Hello, hello, and Eggs for Dinner
Whew. What a year. How often I’ve wished that I’d found the time to stop in here and tell you more about it, but, as it turns out, this past year swooped in like a mother cat and snatched us up by the backs of our necks, dragging us from one destination to the next without once stopping to ask us if we were ready to move again.
The number one reason for that constant motion, of course, is that we started 2008 with a docile infant, just learning to crawl, and ended it with a toddler who runs full-throttle everywhere she goes, laughing gleefully or shouting, “No, no!” at the top of her lungs, depending upon her mood and whether or not the cat is doing something that displeases her (poor Matilda, our little black kitty who joined our family in the spring; it seems she can do nothing right as far as Josie is concerned.) The presence of a toddler makes our days full and chaotically busy and delightful and maddening all at the same time. And that’s without adding in work and school.
One happy obstacle completed in 2008: I passed my General Exams and am now, officially, a candidate for the Ph.D., a distinction known in the academic world as A.B.D. (all but dissertation). The dissertation is a big, momentous thing looming ahead, but it is only one thing. And since I’m a girl who likes to pour my intellectual concentration wholeheartedly into one, focused job at a time, that feels like a huge relief. For now, our immediate task ahead, is for David to finish his thesis show and graduate (hooray!) with his M.F.A. in May. I can’t wait.
In the midst of all of this, I am, slowly, learning how to be a cook in this still-new parent-teacher-student life, and I hope to occasionally document the ways that this season is changing how dinner gets on the table (as it still manages to do, miraculously). One way is that we always have good eggs in our refrigerator. At our local farmer’s market, eggs are such a hot commodity that if you aren’t there promptly at 8 a.m. when the bell rings signaling the start of business, you’re usually out of luck. It’s one of the only days of the week we’re thankful to have an early riser: Josie gets us there on time, and usually, we come home with eggs.
And it’s a good thing: they have sustained us through many, many a long week. This preparation is one of my favorites for when we have an abundance of Swiss chard in our garden, which, this year has been pretty much all the time, save the hottest months of the summer. You poach the eggs right in the pan with the greens, so it’s a one-dish meal, and except for the cooking of the eggs, it’s a fairly lazy method: the onions can be left alone for a while to carmelize, and then the greens can wilt at their lesiure after that. Chard is laden with nutrients, but the flavor can be a bit astringent; in this dish, the bitterness is all lost beneath the cloak of creamy yolks and buttery onions. It’s a particularly satisfying meal on a cold night, a warming end to a long day. Or year, as the case may be.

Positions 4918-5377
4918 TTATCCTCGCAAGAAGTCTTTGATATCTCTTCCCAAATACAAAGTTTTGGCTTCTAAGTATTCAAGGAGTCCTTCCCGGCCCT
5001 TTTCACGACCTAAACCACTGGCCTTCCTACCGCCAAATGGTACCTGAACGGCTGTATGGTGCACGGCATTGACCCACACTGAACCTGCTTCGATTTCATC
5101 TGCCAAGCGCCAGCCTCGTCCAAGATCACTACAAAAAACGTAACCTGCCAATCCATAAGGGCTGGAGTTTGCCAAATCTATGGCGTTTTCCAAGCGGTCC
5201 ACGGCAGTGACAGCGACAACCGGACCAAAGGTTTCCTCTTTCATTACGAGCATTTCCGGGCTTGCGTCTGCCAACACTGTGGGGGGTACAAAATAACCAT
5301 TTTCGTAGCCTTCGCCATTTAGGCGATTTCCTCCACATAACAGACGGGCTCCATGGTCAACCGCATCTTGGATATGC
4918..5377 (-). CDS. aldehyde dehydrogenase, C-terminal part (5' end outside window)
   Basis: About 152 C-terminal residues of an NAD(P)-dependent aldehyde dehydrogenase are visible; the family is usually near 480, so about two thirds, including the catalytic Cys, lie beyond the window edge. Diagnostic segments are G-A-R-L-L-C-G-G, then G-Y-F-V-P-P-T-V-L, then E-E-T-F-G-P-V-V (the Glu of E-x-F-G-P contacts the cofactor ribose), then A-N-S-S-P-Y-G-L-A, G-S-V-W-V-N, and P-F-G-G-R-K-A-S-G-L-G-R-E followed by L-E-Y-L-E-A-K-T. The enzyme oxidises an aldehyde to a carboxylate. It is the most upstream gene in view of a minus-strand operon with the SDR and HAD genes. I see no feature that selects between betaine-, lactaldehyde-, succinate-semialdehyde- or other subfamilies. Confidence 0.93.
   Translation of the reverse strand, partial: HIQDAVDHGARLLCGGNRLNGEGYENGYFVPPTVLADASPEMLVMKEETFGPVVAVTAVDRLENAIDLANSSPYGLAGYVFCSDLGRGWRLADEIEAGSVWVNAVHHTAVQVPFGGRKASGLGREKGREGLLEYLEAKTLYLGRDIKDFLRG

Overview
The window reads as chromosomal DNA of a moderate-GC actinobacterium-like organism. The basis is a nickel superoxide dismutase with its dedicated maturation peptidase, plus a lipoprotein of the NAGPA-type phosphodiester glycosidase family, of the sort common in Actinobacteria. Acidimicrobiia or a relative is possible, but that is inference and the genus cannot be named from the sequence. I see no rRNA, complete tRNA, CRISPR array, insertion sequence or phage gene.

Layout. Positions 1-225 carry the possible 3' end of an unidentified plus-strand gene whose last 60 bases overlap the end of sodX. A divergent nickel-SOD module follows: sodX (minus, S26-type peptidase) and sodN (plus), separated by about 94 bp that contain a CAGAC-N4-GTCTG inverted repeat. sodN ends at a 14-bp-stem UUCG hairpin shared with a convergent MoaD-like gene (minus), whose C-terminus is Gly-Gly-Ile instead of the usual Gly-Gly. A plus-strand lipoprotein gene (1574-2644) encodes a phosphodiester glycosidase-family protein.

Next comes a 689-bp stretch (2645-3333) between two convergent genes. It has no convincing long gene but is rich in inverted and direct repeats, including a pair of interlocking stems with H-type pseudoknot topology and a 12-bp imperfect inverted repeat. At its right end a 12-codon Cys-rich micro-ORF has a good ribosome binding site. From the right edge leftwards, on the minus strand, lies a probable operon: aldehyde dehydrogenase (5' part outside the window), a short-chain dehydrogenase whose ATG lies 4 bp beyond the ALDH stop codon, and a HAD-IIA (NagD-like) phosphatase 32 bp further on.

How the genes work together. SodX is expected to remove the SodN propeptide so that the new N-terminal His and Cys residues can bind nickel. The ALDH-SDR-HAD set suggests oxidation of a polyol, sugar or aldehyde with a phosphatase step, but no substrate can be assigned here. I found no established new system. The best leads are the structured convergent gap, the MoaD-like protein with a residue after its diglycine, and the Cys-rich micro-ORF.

Eggs in a Nest
I found this idea in Barbara Kingsolver’s book Animal, Vegetable, Miracle, the informational and interesting story of her family’s move to a farm and conversion to locally grown food; you can find more recipes and information on the book’s website. It’s a great read, particularly if you’re interested in how we eat affects the world around us, and one of my favorite parts is that Kingsolver’s college-aged daughter, Camille, contributes recipes and meal plans at the end of each chapter. This recipe is an adaptation of her version.
1 large bunch Swiss chard, or other leafy green
1 large, or 2 small sweet yellow onions, coarsely chopped
1 T. olive oil
1 T. butter
3 cloves garlic
Coarse salt and cracked pepper
1-2 tablespoons heavy cream (optional)
Remove the stems from the chard leaves and wash all very, very well. Wrap the leaves in dishtowels to dry and set aside.
In a large skillet, heat the oil and butter together over medium. Chop the onions and chard stems into pieces roughly the same size, and dump into the skillet. Stir occasionally, but let them cook until the onions are brown and very, very soft, about 20 minutes. In my opinion, the flavor of the dish comes from well-caramelized onions, so don’t skimp on the time here; if you need longer, say because you’re bathing a baby or something, you can always reduce the heat and let them continue to get all golden and yummy. They’re pretty forgiving as long as the heat isn’t high enough to scorch them.
While the onions are cooking, roughly chop the chard leaves; I like to roll them into long skinny cylinders and slice them into thin ribbons, but whatever works for you.
Once the onions turn brown, season with salt and pepper, and add the garlic. Cook for another minute or two and dump in the leaves. Stir to coat with the onion mixture until the leaves are wilted. Turn the heat down to medium-low.
Make six depressions in the greens, each large enough to hold an egg. Carefully break an egg into each depression, making sure to keep the yolks in tact. Spoon a tiny amount of cream over each egg. Cover and cook the eggs for 4-6 minutes, depending on the size of your eggs and how well-done you like your yolks. When done, sprinkle a little coarse salt over all. We like to serve ours with biscuits or hearty whole grain toast.
If anyone is still out there checking in from time to time, I wish you and yours a full and happy 2009. Thank you for bearing with me as life has swept me away from this space for longer and longer periods of time; it means a lot when I hear from one of you to know that a recipe has been useful or that you’re visiting for the first time. I hope you and I both will have many reasons to return this year.
Yes, that’s snow! In southern Louisiana!